It may have been the first time in the modern era that a book mentioned the historical use of terriers on a hunt. In his publication, “Hounds And Hunting Through The Ages,” author, Joseph B. Thomas referred to the first pack of hounds kept by anyone exclusively for fox hunting (it was Louis XIII of France). Fifty years after Louis’ death, the pack was still in existence, but the interesting reference isn’t that the pack followed Louis XIII in all his travels, but that terriers and digging tools went along, as well.
For anyone who knows their terrier history, a hunting terrier isn’t a surprise. Terriers near South Yorkshire’s River Aire were bred with Otterhounds to enhance their scenting ability and hunting skills around water. The resulting dogs were known as Waterside or Bingley Terriers, later to be accepted as the Airedale Terrier, and they were used to hunt what were considered to be nuisance predators at the time: Polecats, Martens, Foxes, Badgers, and Otters.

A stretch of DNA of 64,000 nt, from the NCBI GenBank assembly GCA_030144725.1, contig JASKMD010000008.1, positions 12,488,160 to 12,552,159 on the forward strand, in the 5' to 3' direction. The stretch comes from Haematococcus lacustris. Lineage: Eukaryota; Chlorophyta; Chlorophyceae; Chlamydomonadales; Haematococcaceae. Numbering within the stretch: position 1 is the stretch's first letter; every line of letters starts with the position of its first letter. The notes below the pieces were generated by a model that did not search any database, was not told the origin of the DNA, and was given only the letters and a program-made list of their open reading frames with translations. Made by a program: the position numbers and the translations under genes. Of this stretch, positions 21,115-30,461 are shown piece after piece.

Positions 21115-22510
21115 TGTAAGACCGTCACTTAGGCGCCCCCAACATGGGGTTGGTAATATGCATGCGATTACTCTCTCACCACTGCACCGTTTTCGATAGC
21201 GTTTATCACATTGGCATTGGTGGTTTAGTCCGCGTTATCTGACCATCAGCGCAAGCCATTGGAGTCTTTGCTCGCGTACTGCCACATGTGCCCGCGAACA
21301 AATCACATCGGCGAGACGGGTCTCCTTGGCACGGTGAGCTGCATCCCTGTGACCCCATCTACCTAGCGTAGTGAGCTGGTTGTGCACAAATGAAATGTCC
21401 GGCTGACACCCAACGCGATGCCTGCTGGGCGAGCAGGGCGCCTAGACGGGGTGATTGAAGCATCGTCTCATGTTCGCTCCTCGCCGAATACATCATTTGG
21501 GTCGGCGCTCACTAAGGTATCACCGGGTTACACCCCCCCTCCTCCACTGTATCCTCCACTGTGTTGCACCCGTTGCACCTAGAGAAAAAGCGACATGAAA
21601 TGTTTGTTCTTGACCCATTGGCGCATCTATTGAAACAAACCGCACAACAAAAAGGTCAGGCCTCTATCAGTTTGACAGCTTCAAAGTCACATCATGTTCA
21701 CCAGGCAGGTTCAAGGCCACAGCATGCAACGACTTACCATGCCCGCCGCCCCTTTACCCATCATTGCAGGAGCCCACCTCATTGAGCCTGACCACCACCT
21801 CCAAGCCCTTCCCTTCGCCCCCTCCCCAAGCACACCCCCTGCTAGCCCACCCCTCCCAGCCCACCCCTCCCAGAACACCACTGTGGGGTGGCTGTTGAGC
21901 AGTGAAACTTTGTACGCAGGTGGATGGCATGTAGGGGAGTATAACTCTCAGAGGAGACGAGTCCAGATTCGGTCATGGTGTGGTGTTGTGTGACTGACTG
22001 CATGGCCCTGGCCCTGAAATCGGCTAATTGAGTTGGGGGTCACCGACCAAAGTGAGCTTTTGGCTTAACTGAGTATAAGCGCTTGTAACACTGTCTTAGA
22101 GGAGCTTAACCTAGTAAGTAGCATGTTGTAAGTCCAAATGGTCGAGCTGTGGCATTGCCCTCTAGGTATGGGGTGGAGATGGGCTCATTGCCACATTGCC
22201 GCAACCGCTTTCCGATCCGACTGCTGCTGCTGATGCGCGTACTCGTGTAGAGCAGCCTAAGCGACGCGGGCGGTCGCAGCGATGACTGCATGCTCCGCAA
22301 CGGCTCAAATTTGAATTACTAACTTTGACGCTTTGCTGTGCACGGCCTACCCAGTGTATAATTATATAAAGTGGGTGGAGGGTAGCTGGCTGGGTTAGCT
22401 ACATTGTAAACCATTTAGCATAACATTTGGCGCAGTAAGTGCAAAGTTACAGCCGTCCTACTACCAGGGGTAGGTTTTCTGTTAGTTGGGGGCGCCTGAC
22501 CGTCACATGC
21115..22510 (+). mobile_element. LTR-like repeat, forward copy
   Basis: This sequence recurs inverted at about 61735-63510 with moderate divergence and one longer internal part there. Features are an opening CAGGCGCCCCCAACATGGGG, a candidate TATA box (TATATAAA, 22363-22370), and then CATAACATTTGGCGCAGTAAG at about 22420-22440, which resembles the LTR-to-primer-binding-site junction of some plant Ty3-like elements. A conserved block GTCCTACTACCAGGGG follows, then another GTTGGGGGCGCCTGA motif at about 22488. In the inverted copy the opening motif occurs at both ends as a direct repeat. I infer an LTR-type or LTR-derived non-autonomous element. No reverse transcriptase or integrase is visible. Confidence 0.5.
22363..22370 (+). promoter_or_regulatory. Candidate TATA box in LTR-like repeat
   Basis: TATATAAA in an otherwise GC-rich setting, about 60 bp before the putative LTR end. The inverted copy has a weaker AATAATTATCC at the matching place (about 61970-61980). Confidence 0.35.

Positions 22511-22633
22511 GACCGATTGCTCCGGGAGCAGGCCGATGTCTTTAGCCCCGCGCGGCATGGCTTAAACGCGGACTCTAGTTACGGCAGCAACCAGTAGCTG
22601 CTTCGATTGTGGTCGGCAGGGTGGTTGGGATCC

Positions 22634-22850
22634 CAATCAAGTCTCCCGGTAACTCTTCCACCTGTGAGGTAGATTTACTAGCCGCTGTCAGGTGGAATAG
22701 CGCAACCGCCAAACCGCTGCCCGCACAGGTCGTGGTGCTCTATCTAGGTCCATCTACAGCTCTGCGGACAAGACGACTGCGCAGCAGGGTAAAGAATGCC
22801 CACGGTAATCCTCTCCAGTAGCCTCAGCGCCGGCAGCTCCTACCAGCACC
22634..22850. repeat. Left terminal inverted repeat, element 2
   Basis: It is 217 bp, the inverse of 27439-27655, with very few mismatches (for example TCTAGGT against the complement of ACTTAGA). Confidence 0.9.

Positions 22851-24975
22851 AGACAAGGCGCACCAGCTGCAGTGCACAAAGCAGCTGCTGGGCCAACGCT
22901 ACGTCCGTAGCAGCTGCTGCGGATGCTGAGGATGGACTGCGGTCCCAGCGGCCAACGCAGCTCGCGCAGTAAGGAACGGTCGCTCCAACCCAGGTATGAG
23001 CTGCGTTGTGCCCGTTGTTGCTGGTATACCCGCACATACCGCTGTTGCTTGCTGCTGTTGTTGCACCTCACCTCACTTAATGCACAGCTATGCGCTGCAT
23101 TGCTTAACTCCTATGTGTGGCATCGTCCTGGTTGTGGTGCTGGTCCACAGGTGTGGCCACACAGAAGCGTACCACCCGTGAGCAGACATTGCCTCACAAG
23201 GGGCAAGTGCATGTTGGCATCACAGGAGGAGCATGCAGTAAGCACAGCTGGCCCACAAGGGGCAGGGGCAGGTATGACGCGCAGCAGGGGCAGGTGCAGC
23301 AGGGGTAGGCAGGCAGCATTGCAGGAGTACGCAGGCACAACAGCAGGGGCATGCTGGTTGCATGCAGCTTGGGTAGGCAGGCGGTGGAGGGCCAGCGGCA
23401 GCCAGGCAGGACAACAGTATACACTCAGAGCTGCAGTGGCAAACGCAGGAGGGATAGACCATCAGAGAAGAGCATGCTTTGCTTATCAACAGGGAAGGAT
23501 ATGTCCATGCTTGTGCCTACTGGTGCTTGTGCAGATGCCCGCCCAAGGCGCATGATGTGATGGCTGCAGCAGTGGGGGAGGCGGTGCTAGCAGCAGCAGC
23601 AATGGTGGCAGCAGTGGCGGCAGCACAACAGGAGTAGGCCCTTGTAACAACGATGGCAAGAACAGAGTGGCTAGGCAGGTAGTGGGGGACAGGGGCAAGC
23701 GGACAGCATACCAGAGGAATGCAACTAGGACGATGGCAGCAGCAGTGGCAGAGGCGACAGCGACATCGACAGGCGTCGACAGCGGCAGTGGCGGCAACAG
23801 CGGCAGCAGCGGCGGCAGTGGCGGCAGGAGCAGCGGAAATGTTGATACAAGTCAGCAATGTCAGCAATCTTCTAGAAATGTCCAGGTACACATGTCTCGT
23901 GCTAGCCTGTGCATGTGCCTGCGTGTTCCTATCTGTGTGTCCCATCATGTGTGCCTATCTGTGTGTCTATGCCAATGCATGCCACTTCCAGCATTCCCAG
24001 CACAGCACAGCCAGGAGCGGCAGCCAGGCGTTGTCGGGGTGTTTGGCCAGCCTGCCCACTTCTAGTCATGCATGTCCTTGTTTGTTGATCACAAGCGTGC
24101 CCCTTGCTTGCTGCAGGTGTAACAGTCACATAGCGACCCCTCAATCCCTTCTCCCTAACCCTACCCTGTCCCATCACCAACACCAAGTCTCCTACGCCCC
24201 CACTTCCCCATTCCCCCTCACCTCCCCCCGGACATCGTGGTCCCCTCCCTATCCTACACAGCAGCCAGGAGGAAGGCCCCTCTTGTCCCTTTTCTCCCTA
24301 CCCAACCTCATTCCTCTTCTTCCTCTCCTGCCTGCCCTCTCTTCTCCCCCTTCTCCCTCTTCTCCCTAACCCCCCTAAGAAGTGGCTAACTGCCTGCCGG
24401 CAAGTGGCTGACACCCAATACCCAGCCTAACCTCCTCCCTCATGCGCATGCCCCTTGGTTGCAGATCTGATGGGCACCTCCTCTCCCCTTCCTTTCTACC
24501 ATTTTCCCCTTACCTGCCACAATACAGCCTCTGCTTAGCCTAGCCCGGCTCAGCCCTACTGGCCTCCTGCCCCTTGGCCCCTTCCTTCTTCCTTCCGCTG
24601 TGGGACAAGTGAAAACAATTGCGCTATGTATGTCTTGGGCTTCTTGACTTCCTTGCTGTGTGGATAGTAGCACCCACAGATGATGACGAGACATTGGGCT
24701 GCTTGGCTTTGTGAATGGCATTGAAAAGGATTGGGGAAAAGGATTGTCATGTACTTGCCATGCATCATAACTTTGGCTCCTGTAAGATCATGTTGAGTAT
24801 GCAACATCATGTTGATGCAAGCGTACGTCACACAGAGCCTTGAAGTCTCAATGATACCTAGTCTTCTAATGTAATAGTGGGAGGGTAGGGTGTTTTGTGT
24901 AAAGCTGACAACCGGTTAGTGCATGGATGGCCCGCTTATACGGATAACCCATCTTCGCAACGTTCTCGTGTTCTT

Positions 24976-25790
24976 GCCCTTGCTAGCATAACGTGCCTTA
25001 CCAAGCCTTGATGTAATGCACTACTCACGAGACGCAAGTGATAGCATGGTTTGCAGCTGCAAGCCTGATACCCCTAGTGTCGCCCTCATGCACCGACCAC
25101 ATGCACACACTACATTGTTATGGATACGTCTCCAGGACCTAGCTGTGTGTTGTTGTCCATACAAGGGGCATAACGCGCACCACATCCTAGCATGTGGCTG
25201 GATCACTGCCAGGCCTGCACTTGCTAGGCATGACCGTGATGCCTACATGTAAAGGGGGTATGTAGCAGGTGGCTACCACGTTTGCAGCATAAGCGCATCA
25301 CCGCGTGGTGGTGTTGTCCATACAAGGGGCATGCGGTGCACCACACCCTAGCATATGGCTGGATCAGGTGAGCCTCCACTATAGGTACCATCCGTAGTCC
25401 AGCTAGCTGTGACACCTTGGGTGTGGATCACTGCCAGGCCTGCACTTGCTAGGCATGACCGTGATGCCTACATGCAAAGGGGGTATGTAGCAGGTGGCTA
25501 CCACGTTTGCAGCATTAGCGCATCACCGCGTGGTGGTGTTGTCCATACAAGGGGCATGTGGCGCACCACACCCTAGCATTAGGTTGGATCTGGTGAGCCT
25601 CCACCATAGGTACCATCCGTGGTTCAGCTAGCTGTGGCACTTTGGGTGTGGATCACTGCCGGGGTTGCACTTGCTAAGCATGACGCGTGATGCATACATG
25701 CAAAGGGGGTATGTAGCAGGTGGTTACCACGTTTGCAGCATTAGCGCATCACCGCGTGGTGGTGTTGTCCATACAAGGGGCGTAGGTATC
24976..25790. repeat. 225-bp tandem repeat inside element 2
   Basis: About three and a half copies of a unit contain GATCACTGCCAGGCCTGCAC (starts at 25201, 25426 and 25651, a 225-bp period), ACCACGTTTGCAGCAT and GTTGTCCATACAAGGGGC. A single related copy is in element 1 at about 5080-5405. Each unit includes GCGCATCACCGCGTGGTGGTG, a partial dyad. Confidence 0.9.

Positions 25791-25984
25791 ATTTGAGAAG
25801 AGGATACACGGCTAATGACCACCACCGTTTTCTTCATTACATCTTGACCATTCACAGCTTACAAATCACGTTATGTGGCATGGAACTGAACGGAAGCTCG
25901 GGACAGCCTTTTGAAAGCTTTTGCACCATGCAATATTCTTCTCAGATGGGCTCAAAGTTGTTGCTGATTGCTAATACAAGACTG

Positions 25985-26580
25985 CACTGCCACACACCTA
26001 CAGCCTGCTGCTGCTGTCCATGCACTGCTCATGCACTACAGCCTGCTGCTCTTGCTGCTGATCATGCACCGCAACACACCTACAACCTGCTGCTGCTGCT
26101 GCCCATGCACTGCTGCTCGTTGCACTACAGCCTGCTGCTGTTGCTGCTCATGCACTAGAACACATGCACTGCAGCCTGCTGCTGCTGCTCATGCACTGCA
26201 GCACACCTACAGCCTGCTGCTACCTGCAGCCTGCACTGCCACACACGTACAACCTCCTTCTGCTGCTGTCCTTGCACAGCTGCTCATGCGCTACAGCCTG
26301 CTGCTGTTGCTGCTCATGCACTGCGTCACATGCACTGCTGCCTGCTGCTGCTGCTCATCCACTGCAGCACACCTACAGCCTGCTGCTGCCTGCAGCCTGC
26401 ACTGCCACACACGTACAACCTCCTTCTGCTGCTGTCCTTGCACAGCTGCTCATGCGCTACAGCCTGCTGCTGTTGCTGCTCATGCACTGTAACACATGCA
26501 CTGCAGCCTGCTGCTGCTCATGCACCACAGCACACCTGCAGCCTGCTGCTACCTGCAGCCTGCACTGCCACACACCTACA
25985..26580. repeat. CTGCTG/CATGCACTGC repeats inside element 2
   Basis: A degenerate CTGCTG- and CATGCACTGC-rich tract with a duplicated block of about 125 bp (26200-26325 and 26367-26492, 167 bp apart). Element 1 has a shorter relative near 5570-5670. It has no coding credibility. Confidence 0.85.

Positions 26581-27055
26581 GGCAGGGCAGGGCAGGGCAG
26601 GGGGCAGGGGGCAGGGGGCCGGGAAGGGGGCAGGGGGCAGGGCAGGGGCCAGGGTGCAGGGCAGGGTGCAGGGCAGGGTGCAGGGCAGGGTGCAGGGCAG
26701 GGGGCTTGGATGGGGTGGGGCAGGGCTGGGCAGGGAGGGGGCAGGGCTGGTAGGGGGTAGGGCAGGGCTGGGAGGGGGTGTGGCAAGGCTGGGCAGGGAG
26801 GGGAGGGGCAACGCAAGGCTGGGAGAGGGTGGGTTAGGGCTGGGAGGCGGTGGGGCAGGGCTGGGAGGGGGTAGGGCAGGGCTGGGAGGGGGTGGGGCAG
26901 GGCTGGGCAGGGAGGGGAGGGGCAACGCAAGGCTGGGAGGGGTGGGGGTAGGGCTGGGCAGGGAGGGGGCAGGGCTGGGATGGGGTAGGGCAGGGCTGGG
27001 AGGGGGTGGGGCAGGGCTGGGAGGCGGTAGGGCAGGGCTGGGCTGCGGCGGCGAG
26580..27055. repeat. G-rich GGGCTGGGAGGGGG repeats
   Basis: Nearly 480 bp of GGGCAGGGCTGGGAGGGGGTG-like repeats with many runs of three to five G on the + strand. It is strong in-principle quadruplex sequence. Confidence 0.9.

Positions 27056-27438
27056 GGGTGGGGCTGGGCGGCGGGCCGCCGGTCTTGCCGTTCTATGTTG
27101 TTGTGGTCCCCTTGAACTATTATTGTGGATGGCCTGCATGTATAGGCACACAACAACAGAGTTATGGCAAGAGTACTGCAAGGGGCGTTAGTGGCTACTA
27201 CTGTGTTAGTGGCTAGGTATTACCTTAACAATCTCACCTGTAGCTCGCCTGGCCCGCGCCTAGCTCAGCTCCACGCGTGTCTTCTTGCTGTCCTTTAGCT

Airedales weren’t the only otter-hunting terrier breed.
In 1921, photographs of Jocelyn Lucas’ Sealyham Terriers appeared in newspapers along with the comment that Lucas was probably the first person to hunt otters with a pack of terriers, but the Airedale’s history proves this to have been wrong. Furthermore, in 1904, Alys Serrell wrote, “With Hound and Terrier in the Field, ” in which she shared her experience of otter hunting with a pack of Smooth Fox Terriers. It’s not an easy read by today’s sensitivities, particularly if one likes otters, as we do. But we also believe that one must judge people (and dogs) by the times in they lived. Knowing a breed’s history goes a long way to understanding their breed traits.
Image: Airedales by Maude Earl (1864 – 1943)